All in all, the 34 projects featured in this catalog provide us with a glimpse of what the future may hold for Rotterdam, but they also provide us with a window into the future of design. As the projects make evident, future designers may still be expected to solve complex problems, but as those problems become more and more ‘wicked’ – hard to define and difficult to untangle – communicating the future in provocative, imaginative ways will become inseparable from designing sustainable solutions for it.

We hope you find the projects as thought-provoking and inspiring as we do.

Dreaming Forward (talk at Utrecht Winter School on Earth System Governance)

I’m delighted to take part in the Utrecht Winter School on Earth System Governance next week.

The 2018 Utrecht Winter School on Earth System Governance is designed to function as an incubator for early career researchers working with the new earth system governance research agenda. The aim is to critically reflect on the new research agenda and start taking it forward by facilitating early career researchers’ work connected to this agenda.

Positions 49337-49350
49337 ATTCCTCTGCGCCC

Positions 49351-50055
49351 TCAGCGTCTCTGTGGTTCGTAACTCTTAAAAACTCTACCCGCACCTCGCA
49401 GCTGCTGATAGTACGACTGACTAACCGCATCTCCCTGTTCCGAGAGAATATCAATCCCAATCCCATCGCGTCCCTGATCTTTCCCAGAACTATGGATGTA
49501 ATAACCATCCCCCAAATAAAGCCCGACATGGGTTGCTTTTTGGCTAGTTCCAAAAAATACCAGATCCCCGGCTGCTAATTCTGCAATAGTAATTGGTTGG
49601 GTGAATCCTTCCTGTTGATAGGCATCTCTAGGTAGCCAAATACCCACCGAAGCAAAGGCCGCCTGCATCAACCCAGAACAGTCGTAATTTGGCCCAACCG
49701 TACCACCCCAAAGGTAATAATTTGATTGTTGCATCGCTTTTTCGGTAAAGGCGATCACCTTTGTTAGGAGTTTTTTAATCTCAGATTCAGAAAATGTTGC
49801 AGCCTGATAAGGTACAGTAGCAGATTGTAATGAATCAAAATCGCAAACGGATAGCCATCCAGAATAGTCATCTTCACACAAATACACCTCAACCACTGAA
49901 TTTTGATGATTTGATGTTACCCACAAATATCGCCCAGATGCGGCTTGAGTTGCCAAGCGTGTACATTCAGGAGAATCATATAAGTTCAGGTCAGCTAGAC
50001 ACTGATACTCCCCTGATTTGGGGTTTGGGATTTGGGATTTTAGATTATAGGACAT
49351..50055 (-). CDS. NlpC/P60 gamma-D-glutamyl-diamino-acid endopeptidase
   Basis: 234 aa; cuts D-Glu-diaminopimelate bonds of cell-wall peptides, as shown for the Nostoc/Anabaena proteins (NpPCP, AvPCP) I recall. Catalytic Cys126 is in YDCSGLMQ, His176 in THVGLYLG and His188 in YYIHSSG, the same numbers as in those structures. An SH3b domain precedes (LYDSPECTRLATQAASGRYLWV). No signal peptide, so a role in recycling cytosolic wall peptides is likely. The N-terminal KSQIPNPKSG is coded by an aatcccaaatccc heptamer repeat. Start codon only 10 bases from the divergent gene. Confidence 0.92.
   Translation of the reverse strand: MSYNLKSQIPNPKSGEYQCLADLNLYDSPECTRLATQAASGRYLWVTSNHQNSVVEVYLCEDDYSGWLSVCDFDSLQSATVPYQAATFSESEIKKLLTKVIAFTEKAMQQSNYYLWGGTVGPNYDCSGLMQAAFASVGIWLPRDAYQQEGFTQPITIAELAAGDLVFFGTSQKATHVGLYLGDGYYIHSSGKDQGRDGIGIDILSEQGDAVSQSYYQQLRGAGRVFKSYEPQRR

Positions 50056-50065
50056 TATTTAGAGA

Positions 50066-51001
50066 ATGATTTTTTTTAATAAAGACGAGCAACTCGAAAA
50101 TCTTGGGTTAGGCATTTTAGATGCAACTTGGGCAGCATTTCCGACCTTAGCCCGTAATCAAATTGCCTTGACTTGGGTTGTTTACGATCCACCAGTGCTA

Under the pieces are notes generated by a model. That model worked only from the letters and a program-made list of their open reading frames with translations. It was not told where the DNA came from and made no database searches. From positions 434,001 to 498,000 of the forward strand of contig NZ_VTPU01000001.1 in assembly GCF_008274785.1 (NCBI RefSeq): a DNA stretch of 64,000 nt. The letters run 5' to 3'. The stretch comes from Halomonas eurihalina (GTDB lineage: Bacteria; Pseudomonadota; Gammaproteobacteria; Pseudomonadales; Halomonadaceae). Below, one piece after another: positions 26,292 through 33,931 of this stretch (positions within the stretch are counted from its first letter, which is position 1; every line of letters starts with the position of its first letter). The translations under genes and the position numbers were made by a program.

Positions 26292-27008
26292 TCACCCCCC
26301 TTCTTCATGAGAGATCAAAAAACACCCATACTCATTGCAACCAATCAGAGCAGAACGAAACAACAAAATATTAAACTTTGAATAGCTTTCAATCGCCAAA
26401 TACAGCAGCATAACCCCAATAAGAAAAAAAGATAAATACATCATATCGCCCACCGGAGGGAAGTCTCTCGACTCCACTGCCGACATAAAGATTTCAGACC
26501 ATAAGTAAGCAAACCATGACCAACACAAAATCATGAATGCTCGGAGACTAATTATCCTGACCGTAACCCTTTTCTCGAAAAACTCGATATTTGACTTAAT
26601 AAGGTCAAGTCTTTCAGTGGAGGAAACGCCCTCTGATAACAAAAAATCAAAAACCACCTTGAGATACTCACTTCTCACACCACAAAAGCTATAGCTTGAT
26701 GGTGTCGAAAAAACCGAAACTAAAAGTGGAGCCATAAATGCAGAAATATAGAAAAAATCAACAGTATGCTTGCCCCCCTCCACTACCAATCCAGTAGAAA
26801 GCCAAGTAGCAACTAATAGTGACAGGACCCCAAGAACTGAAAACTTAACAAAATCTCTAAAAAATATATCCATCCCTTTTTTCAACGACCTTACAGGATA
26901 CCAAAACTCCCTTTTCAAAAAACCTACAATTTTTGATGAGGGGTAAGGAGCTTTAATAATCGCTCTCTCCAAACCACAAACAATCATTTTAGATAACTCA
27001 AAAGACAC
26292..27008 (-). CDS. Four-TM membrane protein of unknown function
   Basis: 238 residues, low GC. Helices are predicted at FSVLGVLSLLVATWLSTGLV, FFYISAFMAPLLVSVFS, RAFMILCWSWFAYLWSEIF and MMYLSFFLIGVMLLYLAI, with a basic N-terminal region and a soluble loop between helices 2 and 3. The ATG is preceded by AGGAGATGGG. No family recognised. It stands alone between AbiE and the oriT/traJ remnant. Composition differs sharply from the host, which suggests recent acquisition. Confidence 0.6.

I’ll be speaking on a very exciting panel titled Anticipation and Imagination alongside Joost Vervoort (who’s also one of the Winter School’s academic directors), Maarten Hajer, and Aarti Gupta.

My talk is a first attempt to articulate what I find to be an important challenge for critical designers: making connections between the imagination as a faculty of the individual, and the more collective, social imaginaries. Here’s the abstract:

Dreaming forward: from the designerly imagination to social and political imaginaries.